Date of Award

Summer July 2013

Access Restriction


Degree Name

Doctorate in Education



School or College

School of Education

First Advisor

Edmundo F. Litton

Second Advisor

Franca Dell'Olio

Third Advisor

Philip Molebash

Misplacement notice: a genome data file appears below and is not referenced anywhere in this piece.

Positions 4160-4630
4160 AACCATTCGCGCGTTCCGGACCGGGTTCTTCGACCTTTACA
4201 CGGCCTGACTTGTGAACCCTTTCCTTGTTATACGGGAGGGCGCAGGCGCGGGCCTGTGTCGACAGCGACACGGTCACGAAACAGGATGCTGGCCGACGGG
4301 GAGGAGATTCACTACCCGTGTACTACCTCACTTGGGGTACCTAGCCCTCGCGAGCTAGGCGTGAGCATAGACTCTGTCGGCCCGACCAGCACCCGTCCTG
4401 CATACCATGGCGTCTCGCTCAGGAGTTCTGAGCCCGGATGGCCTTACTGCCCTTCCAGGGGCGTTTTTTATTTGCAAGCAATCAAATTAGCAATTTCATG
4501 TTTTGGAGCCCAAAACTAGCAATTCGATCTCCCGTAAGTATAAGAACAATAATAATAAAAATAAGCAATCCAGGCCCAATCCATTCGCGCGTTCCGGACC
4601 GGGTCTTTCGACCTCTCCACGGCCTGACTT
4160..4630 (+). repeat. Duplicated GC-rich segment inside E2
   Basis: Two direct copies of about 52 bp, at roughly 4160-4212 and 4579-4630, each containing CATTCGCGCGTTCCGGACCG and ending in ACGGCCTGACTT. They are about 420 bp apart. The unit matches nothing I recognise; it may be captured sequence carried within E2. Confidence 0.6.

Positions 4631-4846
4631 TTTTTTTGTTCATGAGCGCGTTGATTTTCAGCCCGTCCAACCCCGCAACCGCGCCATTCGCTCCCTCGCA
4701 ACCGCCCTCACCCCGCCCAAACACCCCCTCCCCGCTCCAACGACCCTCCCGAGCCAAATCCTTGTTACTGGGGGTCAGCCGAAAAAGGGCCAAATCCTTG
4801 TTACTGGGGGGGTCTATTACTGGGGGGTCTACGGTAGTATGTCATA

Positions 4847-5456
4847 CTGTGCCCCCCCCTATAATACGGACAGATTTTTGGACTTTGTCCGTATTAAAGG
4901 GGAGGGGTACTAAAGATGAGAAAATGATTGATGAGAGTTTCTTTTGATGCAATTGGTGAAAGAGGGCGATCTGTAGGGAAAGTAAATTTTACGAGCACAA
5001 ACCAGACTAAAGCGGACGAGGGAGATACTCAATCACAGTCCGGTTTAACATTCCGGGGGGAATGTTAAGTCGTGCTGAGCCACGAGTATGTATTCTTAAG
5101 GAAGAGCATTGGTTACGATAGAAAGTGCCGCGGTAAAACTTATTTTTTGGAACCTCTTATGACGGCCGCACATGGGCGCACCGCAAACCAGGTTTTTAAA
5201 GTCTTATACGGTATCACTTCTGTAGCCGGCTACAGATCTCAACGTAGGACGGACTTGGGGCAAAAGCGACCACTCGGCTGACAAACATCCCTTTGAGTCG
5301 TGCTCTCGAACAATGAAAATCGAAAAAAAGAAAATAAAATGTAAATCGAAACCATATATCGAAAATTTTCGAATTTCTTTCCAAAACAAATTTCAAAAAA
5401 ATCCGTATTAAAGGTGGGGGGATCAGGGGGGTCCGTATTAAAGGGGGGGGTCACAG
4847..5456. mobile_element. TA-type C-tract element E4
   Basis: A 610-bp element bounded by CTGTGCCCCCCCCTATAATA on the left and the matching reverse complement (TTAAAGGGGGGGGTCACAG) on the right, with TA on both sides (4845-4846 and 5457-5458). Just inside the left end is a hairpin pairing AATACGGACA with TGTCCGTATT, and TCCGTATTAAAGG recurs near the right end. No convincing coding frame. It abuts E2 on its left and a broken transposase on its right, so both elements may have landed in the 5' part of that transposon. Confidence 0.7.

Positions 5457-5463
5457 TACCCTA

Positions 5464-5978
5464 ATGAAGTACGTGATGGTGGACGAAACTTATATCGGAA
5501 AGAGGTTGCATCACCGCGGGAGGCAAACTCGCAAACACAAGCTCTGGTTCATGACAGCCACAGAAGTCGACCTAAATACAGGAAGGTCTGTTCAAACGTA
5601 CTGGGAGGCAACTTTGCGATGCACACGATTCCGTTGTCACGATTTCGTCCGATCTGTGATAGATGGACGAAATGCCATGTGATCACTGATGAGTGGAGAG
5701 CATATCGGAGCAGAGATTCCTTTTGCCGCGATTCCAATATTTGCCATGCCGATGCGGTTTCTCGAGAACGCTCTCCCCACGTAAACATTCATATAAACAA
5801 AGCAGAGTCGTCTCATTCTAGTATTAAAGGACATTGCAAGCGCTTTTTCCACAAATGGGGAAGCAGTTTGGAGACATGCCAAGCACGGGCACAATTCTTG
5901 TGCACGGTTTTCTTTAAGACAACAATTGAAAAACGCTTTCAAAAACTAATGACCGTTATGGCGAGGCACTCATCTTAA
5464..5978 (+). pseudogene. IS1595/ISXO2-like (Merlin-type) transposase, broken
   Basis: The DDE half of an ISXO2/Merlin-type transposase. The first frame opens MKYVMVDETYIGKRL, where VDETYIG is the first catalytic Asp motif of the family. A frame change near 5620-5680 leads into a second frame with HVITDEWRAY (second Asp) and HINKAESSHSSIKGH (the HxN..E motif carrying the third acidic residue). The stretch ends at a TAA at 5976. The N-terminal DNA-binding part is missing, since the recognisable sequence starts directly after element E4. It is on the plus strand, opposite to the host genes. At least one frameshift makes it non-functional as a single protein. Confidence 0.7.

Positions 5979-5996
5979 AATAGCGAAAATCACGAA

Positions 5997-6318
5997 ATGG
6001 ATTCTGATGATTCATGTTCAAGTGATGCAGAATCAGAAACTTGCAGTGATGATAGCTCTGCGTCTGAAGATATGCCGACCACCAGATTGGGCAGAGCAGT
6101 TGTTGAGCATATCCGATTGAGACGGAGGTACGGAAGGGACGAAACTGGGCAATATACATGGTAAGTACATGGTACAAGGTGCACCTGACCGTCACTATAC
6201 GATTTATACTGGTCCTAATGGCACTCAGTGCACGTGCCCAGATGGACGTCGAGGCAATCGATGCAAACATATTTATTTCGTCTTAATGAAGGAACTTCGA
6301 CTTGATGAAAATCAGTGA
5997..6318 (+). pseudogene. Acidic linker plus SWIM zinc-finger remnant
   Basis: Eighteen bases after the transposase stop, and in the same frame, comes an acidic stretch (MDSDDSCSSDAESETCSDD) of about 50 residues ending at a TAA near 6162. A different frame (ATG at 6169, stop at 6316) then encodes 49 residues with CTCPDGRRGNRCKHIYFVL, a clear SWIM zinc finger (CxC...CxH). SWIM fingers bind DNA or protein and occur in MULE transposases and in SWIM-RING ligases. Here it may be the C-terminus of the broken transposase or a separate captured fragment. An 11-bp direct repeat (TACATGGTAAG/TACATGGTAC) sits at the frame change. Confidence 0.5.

Despite advancements in the search of equity, females still struggle to find acceptance in the field of information and communication technology. Research indicates that differences in perception of ability of ICT use begin to manifest in the middle school level. This mixed methods study explored the experiences and perceptions of 46 middle school females and males to expose possible influential factors about the use of ICT by females. The dissertation study occurred in two phases. The first phase involved a survey that was given to the entire middle school. Data from the survey provided participants for the second phase, which involved a focus group discussion with six female students in grades 7 and 8 to examine influential factors in the use of ICT. Findings indicated statistically significant differences between males and females exist at the study site. Females were more likely to (a) access ICT at the after school program and at a relative’s house; (b) identify a relative as an important influence in ICT; (c) share created media; (d) declare higher experience with Photoshop; (e) seek medicine as potential career and less likely to (f) report building a robot or invention using technology; (d) use ICT to play multi-user online games; (f) express interest in action, competition, and graphics in games (h) know terms such as firewall and torrent; (i) pursue careers as computer programmers, engineers, or computer game designers than their male counterparts. The findings support the need for school leadership establishing or enhancing a technology integration program to consider the difference between males and females as foundational cornerstone in the technology integration program.